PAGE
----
I agree, spurious Execute permission is a problem, and as an aside, Execute-only is a real and useful thing.
Cygwin probably keeps a
umask notion around somewhere.
If I use GnuWin32’s
ls to look at files, they (mostly) don’t have Execute on my system, so I think it’s not git itself setting x permission.
-rw-r–r-- 1 my_user Domain Users 0 Apr 20 10:25 foo
foo has Windows permissions:
Domain Users: Read
my_user: Read, Write
-rwxr-xr-x 1 my_user Domain Users 0 Apr 20 10:25 foo
foo has Windows permissions:
Everyone: Read, Execute
Domain Users: Read, Exectue
my_user: Full Control
It seems that Cygwin actually reads and writes NTFS permissions
Mapping between Windows DACLs and Posix user-group-other file permissions is complex, depends on externalities, and is necessarily lossy:
While there’s a lot of information at those links, they don’t completely explain how the mapping works. (And who knows if GnuWin32 does the mapping the same way?)
If we’re going to propose have LLVM tools set non-default DACLs when writing files on NTFS such that Cygwin doesn’t show
x, then I think we’ll need to know exactly what those DACLs will look like.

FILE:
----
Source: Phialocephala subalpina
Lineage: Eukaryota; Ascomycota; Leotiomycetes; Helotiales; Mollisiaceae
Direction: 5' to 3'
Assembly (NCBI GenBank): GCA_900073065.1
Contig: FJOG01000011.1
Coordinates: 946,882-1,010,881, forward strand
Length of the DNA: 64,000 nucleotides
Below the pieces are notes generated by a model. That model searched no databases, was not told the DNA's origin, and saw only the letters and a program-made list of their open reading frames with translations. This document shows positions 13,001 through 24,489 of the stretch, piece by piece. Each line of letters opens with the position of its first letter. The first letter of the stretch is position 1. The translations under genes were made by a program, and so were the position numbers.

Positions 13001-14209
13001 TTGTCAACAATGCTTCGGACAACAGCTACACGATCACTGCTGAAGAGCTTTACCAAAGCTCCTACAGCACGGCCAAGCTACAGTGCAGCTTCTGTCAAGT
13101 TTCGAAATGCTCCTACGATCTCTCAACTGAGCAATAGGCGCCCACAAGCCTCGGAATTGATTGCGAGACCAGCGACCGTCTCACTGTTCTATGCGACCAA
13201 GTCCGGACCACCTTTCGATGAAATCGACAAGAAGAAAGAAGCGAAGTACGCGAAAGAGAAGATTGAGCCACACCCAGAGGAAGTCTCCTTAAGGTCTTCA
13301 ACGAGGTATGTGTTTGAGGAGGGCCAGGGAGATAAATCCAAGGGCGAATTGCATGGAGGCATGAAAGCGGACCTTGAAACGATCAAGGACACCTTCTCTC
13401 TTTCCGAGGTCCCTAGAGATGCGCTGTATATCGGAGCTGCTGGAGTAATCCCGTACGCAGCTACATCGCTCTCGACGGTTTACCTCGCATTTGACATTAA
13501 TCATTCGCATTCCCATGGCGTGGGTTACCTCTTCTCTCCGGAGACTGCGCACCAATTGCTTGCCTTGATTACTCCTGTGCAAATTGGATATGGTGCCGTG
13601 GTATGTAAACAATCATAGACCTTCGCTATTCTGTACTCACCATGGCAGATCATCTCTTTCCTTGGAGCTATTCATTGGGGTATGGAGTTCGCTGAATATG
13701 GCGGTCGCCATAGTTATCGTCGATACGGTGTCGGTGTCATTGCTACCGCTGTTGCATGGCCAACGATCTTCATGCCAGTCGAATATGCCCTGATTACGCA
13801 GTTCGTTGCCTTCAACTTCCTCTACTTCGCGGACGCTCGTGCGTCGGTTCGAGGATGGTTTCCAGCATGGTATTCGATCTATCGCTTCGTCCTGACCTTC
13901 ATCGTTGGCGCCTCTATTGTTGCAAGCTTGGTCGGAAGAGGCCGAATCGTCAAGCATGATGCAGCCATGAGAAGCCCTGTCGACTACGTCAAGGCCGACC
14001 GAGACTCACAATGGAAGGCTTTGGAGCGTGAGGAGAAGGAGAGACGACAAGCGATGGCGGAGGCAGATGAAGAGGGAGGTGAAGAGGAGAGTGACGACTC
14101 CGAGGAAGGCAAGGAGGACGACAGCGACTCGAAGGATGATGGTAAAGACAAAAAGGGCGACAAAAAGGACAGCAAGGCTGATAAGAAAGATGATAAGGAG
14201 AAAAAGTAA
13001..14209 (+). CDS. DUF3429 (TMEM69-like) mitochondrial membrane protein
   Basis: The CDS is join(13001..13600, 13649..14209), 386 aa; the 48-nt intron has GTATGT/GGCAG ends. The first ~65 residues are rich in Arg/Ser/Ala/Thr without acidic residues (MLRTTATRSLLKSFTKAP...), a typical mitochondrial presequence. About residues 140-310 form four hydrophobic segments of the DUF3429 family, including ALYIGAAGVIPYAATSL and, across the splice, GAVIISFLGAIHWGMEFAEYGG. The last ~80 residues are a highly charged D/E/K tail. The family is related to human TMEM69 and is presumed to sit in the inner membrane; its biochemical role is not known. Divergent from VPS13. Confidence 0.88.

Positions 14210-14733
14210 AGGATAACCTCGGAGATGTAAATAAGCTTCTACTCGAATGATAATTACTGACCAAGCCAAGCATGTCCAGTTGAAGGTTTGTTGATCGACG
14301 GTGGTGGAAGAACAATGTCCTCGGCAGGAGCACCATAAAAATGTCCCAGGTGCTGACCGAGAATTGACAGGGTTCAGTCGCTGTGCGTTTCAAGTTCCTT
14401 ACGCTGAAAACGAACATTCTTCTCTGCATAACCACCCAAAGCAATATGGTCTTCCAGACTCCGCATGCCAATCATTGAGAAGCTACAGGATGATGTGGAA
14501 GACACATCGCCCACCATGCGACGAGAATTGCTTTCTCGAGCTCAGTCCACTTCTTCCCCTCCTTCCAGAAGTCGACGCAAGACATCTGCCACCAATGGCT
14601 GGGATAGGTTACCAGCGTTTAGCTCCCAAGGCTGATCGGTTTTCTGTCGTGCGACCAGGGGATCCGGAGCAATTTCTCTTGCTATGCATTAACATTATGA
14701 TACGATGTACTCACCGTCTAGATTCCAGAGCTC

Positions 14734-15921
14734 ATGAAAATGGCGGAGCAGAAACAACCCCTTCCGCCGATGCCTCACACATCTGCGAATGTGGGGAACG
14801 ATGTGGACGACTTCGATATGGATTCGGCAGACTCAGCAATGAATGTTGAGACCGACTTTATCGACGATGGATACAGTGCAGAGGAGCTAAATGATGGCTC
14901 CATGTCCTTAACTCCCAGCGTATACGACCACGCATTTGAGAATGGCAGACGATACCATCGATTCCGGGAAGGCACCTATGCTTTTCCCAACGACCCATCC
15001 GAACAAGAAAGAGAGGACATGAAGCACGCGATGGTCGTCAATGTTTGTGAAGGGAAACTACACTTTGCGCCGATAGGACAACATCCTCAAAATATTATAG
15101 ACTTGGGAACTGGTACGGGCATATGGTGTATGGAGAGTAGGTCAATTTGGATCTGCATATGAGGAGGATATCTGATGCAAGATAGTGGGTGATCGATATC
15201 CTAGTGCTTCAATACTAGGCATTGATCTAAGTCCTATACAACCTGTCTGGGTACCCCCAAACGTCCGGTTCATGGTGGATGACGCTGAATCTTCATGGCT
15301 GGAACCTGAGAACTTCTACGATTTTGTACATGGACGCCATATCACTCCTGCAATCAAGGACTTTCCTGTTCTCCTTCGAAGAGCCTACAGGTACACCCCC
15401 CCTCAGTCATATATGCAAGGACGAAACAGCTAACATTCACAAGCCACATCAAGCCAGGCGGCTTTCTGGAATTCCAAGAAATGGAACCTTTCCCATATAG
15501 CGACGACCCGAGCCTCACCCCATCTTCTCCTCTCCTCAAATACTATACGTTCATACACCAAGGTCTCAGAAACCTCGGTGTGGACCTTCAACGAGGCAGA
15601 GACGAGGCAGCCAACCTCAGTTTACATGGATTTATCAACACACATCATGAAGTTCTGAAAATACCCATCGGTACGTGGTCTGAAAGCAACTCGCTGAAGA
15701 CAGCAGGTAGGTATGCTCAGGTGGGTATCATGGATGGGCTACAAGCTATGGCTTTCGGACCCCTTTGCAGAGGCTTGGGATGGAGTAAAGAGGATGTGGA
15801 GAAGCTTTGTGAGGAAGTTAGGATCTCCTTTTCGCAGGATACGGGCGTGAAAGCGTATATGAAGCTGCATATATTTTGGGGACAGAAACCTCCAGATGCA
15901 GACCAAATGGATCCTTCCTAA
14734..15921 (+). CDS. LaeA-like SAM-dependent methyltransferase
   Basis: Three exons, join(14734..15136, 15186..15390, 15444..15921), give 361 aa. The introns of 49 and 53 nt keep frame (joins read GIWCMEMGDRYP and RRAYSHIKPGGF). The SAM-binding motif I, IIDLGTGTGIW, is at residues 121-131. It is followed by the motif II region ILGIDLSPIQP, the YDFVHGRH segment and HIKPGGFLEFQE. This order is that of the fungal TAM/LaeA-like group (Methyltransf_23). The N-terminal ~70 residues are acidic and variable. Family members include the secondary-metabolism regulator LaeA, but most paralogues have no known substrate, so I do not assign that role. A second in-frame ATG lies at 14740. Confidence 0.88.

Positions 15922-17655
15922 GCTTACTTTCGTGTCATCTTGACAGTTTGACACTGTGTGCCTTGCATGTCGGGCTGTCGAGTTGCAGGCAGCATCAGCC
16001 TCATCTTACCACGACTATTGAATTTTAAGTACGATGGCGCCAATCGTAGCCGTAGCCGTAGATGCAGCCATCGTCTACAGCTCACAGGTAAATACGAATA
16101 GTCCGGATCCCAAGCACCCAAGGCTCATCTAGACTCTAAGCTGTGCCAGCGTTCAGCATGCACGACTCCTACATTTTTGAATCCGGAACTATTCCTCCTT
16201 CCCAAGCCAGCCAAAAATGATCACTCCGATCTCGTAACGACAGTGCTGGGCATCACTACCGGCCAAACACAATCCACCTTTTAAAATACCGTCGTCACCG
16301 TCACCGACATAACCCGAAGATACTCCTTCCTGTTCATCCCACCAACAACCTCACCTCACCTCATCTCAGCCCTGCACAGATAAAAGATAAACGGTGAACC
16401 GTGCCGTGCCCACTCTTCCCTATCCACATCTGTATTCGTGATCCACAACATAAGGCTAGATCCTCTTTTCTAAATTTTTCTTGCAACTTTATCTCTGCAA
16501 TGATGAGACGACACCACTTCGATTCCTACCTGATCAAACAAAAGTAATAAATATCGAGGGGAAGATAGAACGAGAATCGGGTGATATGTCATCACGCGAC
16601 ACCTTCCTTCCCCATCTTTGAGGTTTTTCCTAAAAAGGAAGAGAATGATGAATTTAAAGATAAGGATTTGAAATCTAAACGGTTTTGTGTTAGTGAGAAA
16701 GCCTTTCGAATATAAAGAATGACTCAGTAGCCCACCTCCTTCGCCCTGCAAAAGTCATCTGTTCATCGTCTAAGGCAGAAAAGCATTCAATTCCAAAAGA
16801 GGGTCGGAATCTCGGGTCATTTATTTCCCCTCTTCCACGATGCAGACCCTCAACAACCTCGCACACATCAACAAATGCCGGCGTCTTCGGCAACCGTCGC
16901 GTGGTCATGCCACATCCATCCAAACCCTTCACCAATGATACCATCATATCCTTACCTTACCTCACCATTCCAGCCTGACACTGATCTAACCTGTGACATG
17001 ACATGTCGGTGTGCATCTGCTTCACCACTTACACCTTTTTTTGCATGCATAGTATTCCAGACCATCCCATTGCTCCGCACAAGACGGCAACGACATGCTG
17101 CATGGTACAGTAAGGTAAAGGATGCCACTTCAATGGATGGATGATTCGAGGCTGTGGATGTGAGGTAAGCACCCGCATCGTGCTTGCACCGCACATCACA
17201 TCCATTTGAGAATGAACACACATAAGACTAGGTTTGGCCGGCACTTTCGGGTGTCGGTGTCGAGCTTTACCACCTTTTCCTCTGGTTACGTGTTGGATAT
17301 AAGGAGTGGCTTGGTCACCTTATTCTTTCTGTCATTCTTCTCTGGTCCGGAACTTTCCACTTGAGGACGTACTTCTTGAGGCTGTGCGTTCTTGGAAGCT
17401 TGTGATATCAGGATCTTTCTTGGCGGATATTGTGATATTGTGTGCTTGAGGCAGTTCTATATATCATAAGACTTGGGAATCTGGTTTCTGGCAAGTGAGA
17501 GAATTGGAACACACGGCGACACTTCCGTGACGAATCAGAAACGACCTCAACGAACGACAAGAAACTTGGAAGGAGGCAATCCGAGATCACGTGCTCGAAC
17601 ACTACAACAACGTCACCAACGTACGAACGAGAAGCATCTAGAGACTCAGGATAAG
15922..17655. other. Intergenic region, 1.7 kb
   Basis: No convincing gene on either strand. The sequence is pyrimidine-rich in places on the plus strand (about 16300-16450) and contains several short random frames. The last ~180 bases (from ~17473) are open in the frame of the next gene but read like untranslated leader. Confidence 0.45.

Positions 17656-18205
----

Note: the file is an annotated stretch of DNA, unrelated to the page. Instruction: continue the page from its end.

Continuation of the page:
We’ll also have to consider whether there are any drawbacks to having LLVM produce files with different permissions every other development tools (like editors, IDEs, reporting tools, etc.).
I think the original issue tells us what the correct behavior is: clang-format should write the new file using the exact same permissions as the old file.
Mappings used/reported by various tools imitating other environments is not really the issue.
Yes, this is my main concern. It seems to be idiomatic in win32 programming to just accept the default permissions. While googling this issue, one of the top posts is a Raymond Chen MSDN blog that basically says as much. If the clang driver wants to produce a .o file with executable permissions, that’s probably not a big deal. Furthermore, I agree that it might not be a great idea to do something else unless it’s an actual good solution. That said:
I agree that updating an existing file (which is what clang-format mostly does) should preserve as much of the metadata of the file as possible. If the original file has a non-default DACL, the new file should have the same DACL. It might be worth investigating whether we should use Windows’s ReplaceFileW API.
This would have other nice benefits, like preserving the original file creation time, the file owner, etc.